Munin is an excellent system monitoring tool similar to RRD tool which will give you ample information about system performance on multiple fronts like a disk, network, process, system, and users. These are some of the default properties Munin monitors.

How Munin works?

Munin works on a client-server model. Munin server process on the main server try to collect data from client daemon which is running locally(Munin can monitor it’ss own resources) or from a remote client(Munin can monitor hundreds of machines) and displays them in graphs on it’s web interface.

Configuring Munin in nutshell

This is of two steps as we have to configure both server and client.
1)Install Munin server package and configure it so that it get data from clients.
2)Configure Munin client so that server will connect to client daemon for data collocation.

Install munin server in Linux

Munin server installation on Ubuntu/Debian based machines

apt-get install munin apache2

Munin server installation on Redhat/Centos based machines. Make sure that you enable EPEL repo before installing Munin on Redhat based machines as by default Redhat based machines do not have Munin in their repos.

yum install munin httpd

Configuring Munin server in Linux

Below are the steps we have to do in order to bring the server up.
1) Add host details which need monitoring in /etc/munin/munin.conf
2) Configure apache web server to include munin details.
3) Create Username and password for web interface
4) Restart apache server

Step 1: Add hosts entry in this file in /etc/munin/munin.conf. Go to the end of the file and a client to monitor. Here in this example, I added my DB server and it’s IP address to monitor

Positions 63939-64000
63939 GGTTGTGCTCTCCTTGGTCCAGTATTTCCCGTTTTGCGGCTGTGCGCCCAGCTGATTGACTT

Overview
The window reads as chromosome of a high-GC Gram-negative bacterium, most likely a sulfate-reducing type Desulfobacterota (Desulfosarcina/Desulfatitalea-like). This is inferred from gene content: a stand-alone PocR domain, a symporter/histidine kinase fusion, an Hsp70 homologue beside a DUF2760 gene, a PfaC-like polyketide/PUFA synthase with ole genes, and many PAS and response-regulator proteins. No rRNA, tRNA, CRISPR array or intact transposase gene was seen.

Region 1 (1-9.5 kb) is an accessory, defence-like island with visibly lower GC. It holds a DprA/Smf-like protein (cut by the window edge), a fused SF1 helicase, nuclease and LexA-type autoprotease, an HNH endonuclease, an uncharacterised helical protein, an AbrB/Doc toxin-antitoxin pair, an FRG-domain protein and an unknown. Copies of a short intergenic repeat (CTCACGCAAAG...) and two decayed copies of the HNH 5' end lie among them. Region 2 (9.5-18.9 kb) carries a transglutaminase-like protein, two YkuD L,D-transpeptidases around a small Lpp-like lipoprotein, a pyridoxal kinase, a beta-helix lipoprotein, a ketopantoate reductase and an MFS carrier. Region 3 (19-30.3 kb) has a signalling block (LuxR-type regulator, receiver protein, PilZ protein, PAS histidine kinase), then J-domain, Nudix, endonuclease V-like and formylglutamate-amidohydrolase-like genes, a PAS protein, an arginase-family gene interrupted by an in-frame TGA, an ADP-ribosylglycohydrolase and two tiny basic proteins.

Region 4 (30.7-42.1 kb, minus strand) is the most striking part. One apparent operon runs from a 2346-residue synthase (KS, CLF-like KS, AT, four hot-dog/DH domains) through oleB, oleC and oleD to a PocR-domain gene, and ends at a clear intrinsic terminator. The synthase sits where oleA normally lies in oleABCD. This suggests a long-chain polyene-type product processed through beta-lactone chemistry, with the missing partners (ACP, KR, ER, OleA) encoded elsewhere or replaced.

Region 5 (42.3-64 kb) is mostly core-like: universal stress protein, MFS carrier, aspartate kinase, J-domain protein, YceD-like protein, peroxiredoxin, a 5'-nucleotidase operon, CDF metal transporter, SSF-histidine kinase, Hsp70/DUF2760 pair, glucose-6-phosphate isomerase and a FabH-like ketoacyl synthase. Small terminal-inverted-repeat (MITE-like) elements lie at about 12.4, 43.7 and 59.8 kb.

use_node_name yes

Save the file and exit.

Step 2: Edit/create munin.conf file in /etc/apache2/conf.d folder to include Munin Apache related configs. In another note, by default other Munin web related configs are kept in /var/www/munin folder.

vi /etc/apache2/conf.d/munin.conf


Alias /munin /var/www/munin
<Directory /var/www/munin>
 Order allow,deny
 Allow from localhost ::1
 AllowOverride None
 Options ExecCGI FollowSymlinks
 AddHandler cgi-script .cgi
 DirectoryIndex index.cgi
 AuthUserFile /etc/munin/munin.passwd
 AuthType basic
 AuthName "Munin stats"
 require valid-user
 <IfModule mod_expires.c>
 ExpiresActive On
 ExpiresDefault M310

Save the file and exit

Step 3: Now create a username and password for viewing Munin graphs:

htpasswd -c /etc/munin/munin-htpasswd munin

Note: For Redhat/Centos machines replace “apache2” with “httpd” in each path to access your config files.
Step 3: Restart Apache server so that Munin configurations are picked-up by Apache.

Ubuntu/Debian based:

service apache2 restart

Centos/Redhat based:

service httpd restart

Install and configure Munin client in Linux

Step 1: Install Munin client in Linux

apt-get install munin-node

Note: If you want to monitor your Munin server, then you have to install Munin-node on that as well.

Step 2: Configure client by editing Munin-node.conf file.

vi /etc/munin/munin-node.conf


allow ^127\.0\.0\.1$
allow ^10\.10\.20\.20$
# Which address to bind to;
host *
# And which port
port 4949

Note: is my Munin server and it’s connections to 4949 port on client to get it’s data.

Step 3: Restart Munin-node on client server

service munin-node restart

Testing connection

Check if you are able to connect client from the server on 4949 port, otherwise, you have to open that port on the client machine.

telnet 4949

Just a side note: We can send munin understandable commands like list, nodes, config, fetch etc. If you want to fetch CPU details execute below command once you connected to 4949 port.

fetch cpu
user.value 40755020
nice.value 125960
system.value 43575690
idle.value 46709201946
iowait.value 1081255
irq.value 3264
softirq.value 107719
steal.value 408952

Accessing Munin web interface

Hope this helps to configure basic Munin server.

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Mr Surendra Anne is from Vijayawada, Andhra Pradesh, India. He is a Linux/Open source supporter who believes in Hard work, A down to earth person, Likes to share knowledge with others, Loves dogs, Likes photography. He works as Devops Engineer with Taggle systems, an IOT automatic water metering company, Sydney . You can contact him at surendra (@) linuxnix dot com.